Harold Pinter tellingly did not title it “The Betrayal.”
Unlike earlier works like “The Homecoming” and “The Birthday Party,” he eschewed the article “the” for his 1977 play, “Betrayal,” which opened Sunday at the Barrymore Theatre in a starry revival directed by Mike Nichols. There are so many betrayals in “Betrayal,” the least of which is the one Emma (Rachel Weisz) commits against her husband, Robert (Daniel Craig), by engaging in a long-running affair with his best friend, Jerry (Rafe Spall in a remarkable Broadway debut).
It’s as if Pinter is playing a game – to see how many betrayals he can rack up in the course of nine scenes and 100 minutes. It’s to the credit of Nichols and his actors that we forget about Pinter’s game and care deeply about the people on stage.
The other game is that Pinter plots “Betrayal” in reverse, from the end of Robert and Emma’s affair in 1977 in a pub to its beginning in 1968 at a party. Weisz and Spall are so charming and engaging throughout that a palpable sadness settles over the Barrymore Theatre late in the play when we see them so physically and romantically engaged in the flat they’ve rented.
Where did the love/lust go? You’d never experience that regret so firsthand if the order of the play’s scenes were written in a conventional forward chronology and Robert and Emma were realized with less sympathetic performances.
It’s a sly piece of casting to have James Bond not play the lover. What woman would want to, dare to, cheat on James Bond? Adding even further to the slight confusion is that Craig, right from the getgo, presents a very loutish cuckold. Yes, Robert is cheating on Emma as well, but Pinter leaves those girlfriends offstage, they are never identified, and none of those affairs, we assume, have the full-blown love-affair stature of Emma and Jerry’s romance.
It’s a marvel of acting to watch Craig slowly bring the subtext of raging anger to the fore in scene after scene as Spall and Weisz effectively react with knowing silence.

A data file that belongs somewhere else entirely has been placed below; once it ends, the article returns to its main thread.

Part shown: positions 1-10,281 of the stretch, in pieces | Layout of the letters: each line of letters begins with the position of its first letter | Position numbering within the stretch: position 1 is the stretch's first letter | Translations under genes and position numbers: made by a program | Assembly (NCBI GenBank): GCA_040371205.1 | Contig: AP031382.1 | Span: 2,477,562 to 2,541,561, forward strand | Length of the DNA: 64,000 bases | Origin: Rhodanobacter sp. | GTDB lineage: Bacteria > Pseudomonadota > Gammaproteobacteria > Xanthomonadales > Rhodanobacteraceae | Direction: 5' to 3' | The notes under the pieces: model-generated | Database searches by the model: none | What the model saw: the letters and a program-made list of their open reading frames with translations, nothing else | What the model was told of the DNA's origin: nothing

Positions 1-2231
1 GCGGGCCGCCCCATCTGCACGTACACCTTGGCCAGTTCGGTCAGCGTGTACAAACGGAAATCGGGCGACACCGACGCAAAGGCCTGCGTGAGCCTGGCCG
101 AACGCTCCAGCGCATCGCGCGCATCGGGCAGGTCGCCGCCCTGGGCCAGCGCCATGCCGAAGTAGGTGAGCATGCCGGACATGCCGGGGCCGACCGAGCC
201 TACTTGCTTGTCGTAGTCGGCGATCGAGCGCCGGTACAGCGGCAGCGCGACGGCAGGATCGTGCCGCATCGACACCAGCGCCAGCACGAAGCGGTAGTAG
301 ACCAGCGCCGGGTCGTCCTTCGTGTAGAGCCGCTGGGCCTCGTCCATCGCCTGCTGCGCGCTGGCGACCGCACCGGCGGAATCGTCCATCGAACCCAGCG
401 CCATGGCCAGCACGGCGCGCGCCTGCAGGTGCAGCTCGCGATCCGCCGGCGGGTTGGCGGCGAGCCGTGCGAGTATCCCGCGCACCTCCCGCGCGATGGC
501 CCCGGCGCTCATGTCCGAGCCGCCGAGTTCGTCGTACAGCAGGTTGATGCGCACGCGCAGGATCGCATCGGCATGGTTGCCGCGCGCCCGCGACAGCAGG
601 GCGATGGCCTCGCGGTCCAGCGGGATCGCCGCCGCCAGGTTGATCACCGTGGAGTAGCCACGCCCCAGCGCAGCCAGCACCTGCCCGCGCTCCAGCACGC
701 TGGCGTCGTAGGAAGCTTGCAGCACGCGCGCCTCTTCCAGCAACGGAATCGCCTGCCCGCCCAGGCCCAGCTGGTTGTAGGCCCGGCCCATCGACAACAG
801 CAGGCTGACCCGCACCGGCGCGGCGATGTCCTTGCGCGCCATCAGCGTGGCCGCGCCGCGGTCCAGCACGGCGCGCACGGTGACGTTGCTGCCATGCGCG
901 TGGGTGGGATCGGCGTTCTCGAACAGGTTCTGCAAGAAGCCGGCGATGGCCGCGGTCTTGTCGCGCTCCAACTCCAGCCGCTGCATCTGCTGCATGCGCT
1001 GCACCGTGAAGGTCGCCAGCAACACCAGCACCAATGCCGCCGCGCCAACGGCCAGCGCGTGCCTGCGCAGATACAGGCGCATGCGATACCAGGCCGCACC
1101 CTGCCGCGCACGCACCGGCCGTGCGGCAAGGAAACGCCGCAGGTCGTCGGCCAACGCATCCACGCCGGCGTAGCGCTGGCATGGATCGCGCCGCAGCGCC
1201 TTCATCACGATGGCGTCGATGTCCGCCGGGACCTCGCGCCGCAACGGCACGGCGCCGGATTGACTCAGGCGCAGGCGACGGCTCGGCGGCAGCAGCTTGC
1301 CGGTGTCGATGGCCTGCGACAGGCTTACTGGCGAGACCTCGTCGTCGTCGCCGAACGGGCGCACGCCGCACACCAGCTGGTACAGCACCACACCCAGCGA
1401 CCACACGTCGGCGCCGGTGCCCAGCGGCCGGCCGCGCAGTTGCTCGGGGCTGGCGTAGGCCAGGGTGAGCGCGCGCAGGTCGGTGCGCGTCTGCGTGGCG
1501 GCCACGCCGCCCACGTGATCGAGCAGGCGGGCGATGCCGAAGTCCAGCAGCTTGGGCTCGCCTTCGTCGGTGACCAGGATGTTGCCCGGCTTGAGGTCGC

Pinter’s game of betrayals does not recede entirely. He turns the moral question of infidelity on its head by giving equal weight to other betrayals: There’s Emma’s getting pregnant by her husband while having an affair with Jerry. And there’s Robert’s dishonesty at not telling Jerry that he’s known about the affair for four years.
Pinter isn’t exactly subtle here regarding how much he’s lifted from Noel Coward’s “Design for Living,” in which the two men care for each more than the woman. Robert even tells Emma maybe he should be the one having an affair with Jerry. And Nichols has the two men practically mount each other (they’re clothed) in the play’s final, drunken scene.
Also not exactly subtle is Ian MacNeil’s set, which gives the two lovers a cold, gray flat to play in while the husband and wife visit a bordello-red hotel room on their ill-fated trip to Venice.
Even though Pinter based the story of “Betrayal” on an incident from his own life, he changed a few things, of course. In real life, the triangle included two writers and an actor. Onstage, he made them a publisher, a gallerist and an agent. In other words, they aren’t artists; they are hangers-on in the art world.
The result is an edge of condescension to the characters, especially when the three of them dissect the talent of the novelist Casey, who’s kept offstage. Pinter is mocking their false sense of superiority, since we’re given no indication that either Robert, Emma or Jerry can put two sentences together, much less write novels – good or bad – like Casey.
It’s a major achievement of this production that Nichols and company appear to care more about these art-world parasites than the man who created them.